Unprecedented challenges for the senior NHS management team make “cohesion” today’s watchword, says Hay Group director in public sector practice Phil Kenmore.
It is tough being on top teams at the best of times but now it has become even harder. There is nothing like a massive prospect of change to stretch to breaking point the capability and cohesion of the top team leading an organisation.
In a survey of public sector leaders about their concerns at dealing with the current deficit, 58 per cent said their top team was not fully aligned to deliver the savings and change agenda.
In times of intense change, the top team is required not only to deliver efficiencies and sustain and improve services, but also to inspire loyalty and give regular reassurance. It is essential that the chief executive and the executive team are clear about the rationale for change and are cohesive in their approach to delivering that change.
The NHS challenges of a new policy framework, new system architecture and the requirement of a £20bn efficiency gain follow a sustained period of significant investment and growth.
Among the present generation of senior leaders, many have never before faced cuts on this scale - or these combined pressures - from the perspective of an executive role. Their experience and often their working practices do not fit with this new world.
When times get tough, the cracks start to show and weaknesses previously unseen in top teams become apparent. What has been described as teamwork can show as mere collegiality without cooperation. What has been described as strategic thinking can be seen as maintaining the status quo. And what has been described as challenging debate can be seen as protecting self-interest.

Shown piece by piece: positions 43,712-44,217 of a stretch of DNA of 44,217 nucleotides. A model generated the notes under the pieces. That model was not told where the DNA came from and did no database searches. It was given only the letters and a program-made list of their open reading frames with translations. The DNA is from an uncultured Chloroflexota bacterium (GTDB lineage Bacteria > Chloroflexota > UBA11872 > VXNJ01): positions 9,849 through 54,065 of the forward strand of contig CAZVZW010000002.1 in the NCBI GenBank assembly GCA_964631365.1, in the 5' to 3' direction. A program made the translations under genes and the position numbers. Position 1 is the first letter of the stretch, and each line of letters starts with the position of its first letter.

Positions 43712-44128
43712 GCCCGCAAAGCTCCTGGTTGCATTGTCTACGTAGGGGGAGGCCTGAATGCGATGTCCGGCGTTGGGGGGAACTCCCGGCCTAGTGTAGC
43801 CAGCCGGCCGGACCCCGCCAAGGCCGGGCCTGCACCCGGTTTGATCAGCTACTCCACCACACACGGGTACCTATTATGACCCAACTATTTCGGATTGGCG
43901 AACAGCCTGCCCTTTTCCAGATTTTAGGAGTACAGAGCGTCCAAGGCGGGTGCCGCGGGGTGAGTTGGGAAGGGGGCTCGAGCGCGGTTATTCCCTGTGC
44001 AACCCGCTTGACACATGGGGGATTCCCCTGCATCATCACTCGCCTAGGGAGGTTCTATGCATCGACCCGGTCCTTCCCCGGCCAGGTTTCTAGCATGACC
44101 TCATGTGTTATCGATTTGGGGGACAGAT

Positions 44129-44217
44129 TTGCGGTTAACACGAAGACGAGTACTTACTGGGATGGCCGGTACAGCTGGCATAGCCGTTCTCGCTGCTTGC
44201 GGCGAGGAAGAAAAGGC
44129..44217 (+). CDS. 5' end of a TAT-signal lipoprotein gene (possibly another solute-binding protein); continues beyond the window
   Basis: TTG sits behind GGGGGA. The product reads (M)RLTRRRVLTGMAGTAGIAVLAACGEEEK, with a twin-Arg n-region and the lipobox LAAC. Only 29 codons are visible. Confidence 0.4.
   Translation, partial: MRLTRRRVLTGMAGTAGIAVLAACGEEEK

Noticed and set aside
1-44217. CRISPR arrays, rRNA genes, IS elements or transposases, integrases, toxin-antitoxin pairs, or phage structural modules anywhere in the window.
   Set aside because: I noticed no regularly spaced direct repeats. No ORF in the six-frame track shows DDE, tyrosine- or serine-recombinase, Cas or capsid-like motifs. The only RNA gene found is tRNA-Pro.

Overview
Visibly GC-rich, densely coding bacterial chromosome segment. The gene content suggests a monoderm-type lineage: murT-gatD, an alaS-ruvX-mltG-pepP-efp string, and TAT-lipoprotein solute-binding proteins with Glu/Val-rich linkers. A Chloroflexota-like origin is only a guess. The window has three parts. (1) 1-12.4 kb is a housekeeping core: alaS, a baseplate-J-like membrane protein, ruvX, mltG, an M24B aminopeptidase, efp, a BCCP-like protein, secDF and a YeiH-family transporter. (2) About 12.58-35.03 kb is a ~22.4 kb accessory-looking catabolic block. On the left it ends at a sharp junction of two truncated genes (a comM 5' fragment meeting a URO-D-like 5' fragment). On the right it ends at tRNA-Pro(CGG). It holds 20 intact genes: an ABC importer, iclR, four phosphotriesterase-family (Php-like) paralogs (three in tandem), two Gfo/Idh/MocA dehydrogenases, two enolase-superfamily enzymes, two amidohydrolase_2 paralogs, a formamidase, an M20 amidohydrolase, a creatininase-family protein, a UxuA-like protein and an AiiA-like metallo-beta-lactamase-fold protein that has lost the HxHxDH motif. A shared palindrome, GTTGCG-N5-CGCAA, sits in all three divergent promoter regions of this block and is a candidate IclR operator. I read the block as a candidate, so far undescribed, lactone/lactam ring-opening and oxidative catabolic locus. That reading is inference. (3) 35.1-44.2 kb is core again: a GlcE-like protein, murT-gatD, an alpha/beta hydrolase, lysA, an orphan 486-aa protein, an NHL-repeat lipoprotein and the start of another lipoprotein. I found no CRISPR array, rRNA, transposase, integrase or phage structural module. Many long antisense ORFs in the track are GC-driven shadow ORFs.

The challenges for top teams across the NHS sit within the same broad context but also vary in their specifics. Strategic health authorities and primary care trusts face the ultimate top team test of maintaining organisational performance while winding down - an unenviable challenge.
Non-foundation trusts face the challenge of raising the performance bar sufficiently to get to FT status. Existing FTs and others face the uncertainties caused by mergers with other providers and services.
Commissioning consortia on the other hand face the unique challenge of establishing new organisations, new structures and new operating models while also learning new skills and developing new capabilities - see box below.
The specific challenges may be different, but there are some core things that top teams need to do to be successful in this period of rapid change.
First, ensure that team members see corporate leadership as their number one priority above a function role. The key to this is a genuine collective understanding that their primary role is shared accountability for delivering the change agenda. Objectives, team focus and individual and group actions must focus on their interdependent responsibilities.
In other words they must focus on the fact that the change agenda is only deliverable if they all work together - no one team member can achieve their objectives without the others.
One of the most common mistakes of top teams under pressure - especially in a period of declining resources - is tribalism. Protecting their “own” function, department or team should be unacceptable within the top team itself. Decisions on efficiencies or cuts should be made in a peer-reviewed process with all areas examined equally without exception.